Thanks to a commentor on this blog, I found this sweet repository of Catholic resources on the Bible. It is a collection of electronic texts to be used with e-Sword (the best free Bible software in the world). You can find this collection of Catholic Bible resources here. It truly is an amazing amount of material: the old Catholic Encyclopedia, the Vulgate, the Summa, the Early Church Fathers, the Catechism, The Peshitta, the Baltimore Catechism, the New Jerusalem Bible, early liturgical texts, Haydock’s Bible, a Catholic Commentary on Holy Scripture, a Greek-English interlinear and a Hebrew-English interlinear. The list goes on and on! So go download e-Sword here and then download all these Catholic e-Sword goodies here.
If you want to dig into the oldest and most important manuscripts we have of the biblical text, look no further than the Catholic Bible Student sidebar. I just added a link to a facsimile edition of the Aleppo Codex, one of the most ancient and authoritative Hebrew manuscripts of the Old Testament. The website has very sleek functionality and high-resolution zoom. Unfortunately, the other most important Hebrew manuscript, the Leningrad Codex, is not available online yet. At least, not in facsimile form. But you can find a link to its text at this amazing website from Tyndale House. They’ve done a wonderful job pulling together the best Bible resources on the web and are making them freely available. You can find links to the most important manuscripts, papyri and critical editions, tons of English versions, help with original languages. It’s a gold mine!
“Your work is not limited…to explaining old texts, reporting facts in a critical way or going back to the early and original form of a text or sacred page. It is the prime duty of the exegete to present to the people of God the message of salvation, to set forth the meaning of the word of God in itself and in relation to men today.”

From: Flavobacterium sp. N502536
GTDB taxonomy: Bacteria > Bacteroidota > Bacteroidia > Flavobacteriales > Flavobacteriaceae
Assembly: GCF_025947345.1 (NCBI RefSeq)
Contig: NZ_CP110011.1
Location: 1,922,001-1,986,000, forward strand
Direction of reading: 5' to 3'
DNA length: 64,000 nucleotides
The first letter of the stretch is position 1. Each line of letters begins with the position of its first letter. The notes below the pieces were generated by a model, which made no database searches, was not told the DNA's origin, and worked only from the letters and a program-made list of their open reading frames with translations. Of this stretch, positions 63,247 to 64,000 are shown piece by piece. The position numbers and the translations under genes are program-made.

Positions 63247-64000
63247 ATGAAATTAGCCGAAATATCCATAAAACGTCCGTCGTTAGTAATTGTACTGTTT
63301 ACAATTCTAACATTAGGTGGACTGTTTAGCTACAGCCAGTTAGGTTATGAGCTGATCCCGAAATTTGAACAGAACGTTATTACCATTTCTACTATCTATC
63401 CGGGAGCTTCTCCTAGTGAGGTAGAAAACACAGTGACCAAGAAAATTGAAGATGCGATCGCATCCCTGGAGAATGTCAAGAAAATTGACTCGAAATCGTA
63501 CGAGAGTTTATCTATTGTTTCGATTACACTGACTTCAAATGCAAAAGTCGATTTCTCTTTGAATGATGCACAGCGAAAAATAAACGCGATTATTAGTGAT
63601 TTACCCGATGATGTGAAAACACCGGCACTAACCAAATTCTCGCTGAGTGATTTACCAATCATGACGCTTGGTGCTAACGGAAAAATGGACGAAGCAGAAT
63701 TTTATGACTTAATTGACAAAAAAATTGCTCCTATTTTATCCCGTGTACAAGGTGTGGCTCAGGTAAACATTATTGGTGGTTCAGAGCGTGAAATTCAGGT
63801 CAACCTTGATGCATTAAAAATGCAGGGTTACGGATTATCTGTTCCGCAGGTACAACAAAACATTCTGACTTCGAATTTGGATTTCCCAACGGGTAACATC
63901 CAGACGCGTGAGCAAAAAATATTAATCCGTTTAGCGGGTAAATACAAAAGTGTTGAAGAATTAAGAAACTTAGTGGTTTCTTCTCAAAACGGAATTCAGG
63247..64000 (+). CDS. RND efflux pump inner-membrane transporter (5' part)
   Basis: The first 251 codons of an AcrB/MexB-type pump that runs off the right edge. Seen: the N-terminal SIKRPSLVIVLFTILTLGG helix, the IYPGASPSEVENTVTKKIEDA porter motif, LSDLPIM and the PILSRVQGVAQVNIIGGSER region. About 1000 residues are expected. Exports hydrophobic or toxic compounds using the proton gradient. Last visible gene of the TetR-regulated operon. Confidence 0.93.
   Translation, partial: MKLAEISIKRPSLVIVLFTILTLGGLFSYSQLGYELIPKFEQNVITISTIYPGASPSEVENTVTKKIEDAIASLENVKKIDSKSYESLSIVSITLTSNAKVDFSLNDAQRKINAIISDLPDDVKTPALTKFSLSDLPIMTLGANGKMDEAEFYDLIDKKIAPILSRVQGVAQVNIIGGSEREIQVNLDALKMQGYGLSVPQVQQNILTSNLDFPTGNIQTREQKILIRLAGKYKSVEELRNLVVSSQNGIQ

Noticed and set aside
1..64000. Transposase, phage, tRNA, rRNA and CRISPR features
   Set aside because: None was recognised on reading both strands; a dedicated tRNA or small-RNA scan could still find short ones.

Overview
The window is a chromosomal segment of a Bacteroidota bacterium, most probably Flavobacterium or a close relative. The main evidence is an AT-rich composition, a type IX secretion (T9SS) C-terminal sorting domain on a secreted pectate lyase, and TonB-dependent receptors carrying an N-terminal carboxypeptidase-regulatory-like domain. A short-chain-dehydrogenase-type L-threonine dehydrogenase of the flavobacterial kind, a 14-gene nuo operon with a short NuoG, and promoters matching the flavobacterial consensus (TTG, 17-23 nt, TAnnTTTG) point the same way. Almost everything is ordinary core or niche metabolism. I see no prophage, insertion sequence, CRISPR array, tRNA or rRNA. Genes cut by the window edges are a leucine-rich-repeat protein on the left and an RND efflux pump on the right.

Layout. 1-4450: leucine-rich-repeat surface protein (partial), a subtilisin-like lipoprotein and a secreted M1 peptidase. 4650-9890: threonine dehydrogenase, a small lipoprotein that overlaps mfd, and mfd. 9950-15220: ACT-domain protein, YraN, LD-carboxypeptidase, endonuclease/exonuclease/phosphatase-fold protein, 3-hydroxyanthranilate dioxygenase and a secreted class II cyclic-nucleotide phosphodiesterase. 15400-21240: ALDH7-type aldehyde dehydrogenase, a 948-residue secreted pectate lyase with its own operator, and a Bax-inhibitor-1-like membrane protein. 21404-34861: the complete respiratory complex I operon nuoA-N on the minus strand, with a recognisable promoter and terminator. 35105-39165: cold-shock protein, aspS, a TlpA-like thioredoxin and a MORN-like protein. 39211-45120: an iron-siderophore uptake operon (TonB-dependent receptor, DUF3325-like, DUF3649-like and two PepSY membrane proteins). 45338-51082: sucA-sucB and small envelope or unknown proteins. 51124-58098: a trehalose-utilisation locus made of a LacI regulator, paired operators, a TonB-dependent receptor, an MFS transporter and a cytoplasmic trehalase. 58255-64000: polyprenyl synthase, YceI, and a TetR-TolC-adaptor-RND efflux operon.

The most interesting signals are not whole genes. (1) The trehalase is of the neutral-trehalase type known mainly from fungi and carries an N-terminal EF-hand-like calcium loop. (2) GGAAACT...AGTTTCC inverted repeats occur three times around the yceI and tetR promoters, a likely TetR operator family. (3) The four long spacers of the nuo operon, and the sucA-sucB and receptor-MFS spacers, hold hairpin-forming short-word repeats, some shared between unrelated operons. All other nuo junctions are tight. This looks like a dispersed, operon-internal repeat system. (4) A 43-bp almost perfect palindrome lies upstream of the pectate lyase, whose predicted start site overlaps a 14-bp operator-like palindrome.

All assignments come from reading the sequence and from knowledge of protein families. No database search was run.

Pope Paul VI, Address to the Pontifical Biblical Commission
March 14, 1974
I’ve been reading a lot of commentaries on the Minor Prophets. Most of them focus rather myopically on source critical questions. While I think source/redaction criticism is generally valid and can be useful in certain situations, its fundamental philosophical basis is flawed. (Source criticism is the process of determining the sources, editions, redactions or layers of a particular biblical book.)
First, source criticism of the Bible, especially the Old Testament, relies entirely upon internal evidence. Now internal evidence is not invalid, it just cannot be substantiated by hard data like manuscripts, archaeology, etc. I suppose some source-criticism bases itself on interpretations of archaeology, but rarely.
Second, what is the purpose of source-criticism? Does it really help you read a book better when you know who the supposed editors were and how they differed from the “original” author? Sometimes it seems comparable to reading the Constitution by trying figure which lines were proposed or rejected by various members of the Constitutional Convention. And while flipping through the early drafts of the Constitution may be interesting from a historical perspective, it doesn’t really shed that much light on what the Constitution actually says. Why? Because the Constitution was a compromise document. So the important part is the consensus, the written page, not the intentions, motivations or even the individuals involved.